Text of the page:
The dispersant is more deadly than the oil


It was no secret that spraying nearly 2 million gallons of a toxic chemical — the oil dispersant marketed under the brand name Corexit — into the Gulf of Mexico was a really, really bad idea. Indeed. back on May 11, 2010, or less than a month after the Deepwater Horizon disaster began, I issued a statement warning that BP’s willy-nilly spraying of the dispersant, which was endorsed by federal officials, had “the potential to cause just as much, if not more, harm to the environment and the humans coming into contact with it than the oil possibly would if left untreated.”

I didn’t pull that statement out of thin air. At the time I was working with experts like the toxicologist Dr. William Sawyer, who reported that the use of Corexit had turned the Gulf into a gelatinous toxic soup, and the chemist Marco Kaltofen, who found the toxic pollution came to spread deep under the surface of the Gulf.

It’s sad the see the extent to which our dire predictions were proved to be right. For humans involved in the cleanup, severe health effects like headaches and nausea have continued for years. Meanwhile, marine biologists and other experts have studied closely the impact of Corexit, and each study is more devastating than the next. Now, a new study looking at how the dispersant affects sea sponges is showing that the so-called solution to an oil spill is worse than the spill itself:

While dispersants can protect beaches by breaking up slicks and sending the remains to the ocean depths, the toxic mix of chemicals and oil can cause tissue damage and genetic changes to basic organisms, the study completed this fall indicates.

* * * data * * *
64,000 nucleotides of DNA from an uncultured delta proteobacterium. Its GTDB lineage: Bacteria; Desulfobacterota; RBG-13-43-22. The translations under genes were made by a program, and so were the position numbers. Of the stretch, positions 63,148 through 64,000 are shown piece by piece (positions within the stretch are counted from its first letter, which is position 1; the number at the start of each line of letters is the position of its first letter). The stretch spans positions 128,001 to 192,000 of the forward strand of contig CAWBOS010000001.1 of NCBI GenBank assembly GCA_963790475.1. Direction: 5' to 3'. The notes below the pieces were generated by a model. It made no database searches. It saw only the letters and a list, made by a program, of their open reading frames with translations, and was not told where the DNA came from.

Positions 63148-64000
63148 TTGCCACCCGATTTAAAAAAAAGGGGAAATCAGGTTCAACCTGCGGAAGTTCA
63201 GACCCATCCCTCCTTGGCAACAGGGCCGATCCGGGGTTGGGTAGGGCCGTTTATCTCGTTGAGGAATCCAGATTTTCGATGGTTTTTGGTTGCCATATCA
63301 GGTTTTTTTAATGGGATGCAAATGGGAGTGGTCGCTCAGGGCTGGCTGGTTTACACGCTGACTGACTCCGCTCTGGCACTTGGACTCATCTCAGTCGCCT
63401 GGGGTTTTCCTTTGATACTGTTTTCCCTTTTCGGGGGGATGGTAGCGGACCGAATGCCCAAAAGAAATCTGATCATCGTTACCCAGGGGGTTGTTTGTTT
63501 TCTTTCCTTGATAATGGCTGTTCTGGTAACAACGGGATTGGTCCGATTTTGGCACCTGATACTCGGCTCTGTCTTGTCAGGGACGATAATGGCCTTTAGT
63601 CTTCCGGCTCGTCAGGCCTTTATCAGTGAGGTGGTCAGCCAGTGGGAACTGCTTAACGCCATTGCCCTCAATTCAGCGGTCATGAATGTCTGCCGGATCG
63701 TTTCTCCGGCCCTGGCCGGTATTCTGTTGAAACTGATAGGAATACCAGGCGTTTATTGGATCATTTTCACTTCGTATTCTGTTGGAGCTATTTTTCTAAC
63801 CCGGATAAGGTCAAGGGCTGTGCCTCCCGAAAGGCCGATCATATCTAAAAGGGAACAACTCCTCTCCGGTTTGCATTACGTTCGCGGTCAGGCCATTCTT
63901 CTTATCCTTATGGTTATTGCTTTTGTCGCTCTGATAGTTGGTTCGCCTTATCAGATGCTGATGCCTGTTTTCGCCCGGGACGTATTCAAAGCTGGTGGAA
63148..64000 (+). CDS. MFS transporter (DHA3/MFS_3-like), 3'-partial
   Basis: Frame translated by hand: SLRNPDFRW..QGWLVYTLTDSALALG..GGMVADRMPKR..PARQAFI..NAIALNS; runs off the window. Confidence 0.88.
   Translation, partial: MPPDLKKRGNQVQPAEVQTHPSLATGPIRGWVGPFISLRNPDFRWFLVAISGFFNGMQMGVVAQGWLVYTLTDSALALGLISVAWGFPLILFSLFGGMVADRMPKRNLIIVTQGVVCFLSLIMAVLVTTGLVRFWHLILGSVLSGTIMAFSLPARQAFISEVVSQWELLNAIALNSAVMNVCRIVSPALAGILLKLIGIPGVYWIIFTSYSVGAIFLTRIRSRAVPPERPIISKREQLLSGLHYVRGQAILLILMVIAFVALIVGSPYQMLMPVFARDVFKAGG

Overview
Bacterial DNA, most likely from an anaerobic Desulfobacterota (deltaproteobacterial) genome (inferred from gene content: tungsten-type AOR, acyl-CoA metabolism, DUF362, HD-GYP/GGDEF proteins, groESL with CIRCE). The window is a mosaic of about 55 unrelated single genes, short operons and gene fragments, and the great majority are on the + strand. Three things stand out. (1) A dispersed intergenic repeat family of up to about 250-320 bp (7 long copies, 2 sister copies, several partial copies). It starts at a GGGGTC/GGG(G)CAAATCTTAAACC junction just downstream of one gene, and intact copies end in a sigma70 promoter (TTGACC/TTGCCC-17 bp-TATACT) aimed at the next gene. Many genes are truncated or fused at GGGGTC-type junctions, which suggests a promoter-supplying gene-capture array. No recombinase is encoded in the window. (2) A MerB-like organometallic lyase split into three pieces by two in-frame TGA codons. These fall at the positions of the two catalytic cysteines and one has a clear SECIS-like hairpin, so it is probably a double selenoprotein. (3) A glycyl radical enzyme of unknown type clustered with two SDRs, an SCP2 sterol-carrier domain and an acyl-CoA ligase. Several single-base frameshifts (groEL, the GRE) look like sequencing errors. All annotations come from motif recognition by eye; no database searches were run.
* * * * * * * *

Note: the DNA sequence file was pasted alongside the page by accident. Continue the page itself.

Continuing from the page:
Jose Victor Lopez, a marine biologist at Nova Southeastern University, experimented with a sample of crude oil taken from the damaged oil well in the Gulf and the same dispersant used to prevent giant slicks from slathering parts of the Gulf Coast.

In laboratory tanks, he applied minute amounts of each, separately and together, to common reef sponges, the earliest and most primitive animal on Earth.

Though often called Golf Ball Sponges, some grow nearly as large as a softball. They are the ultimate survivors, dating back more than 500 million years and can be found along South Florida’s coral reef as well as in the Gulf.

Lopez, in collaboration with Florida International University, detected lost tissue and genetic changes — signs that exposure to oil and dispersants are harmful to basic organisms.

“We have evidence that dispersants affect certain genes by itself, and that it can be compounded when the dispersant is added to oil,” Lopez said last week. “The oil itself is less so. We’re very confident that we can say that oil and dispersants — and the dispersants might be even worse — had adverse effects on the sponge tissue. So it’s probably not a good idea to expose them, if you have a choice.”

That would be a understatement, in my opinion. The article goes on to make a very salient point — since the 2010 BP accident, the type of risky, deep sea drilling that was at the heart of the Deepwater Horizon catastrophe is actually on the rise. That suggests the question of another BP-sized spill isn’t a matter of whether, but a matter of when.

I hope to God that’s not the case — I don’t think the Gulf Coast or its residents could stand the strain. But if there is another spill, it’s critical that our key environmental policy makers are reading the scientific reports like this one, and learning that dispersant only makes the incident worse. As terrible as a second, large deepwater spill would be, for humans to make the decision to use this toxic chemical, knowing what we know today, would be simply unconscionable.

The Fort Lauderdale Sun-Sentinal story is no longer online, but you can read a saved version here:

Read my May 11, 2010, warning about the danger of using Corexit in the Gulf here:

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Stuart H. Smith is an attorney based in New Orleans fighting major oil companies and other polluters.
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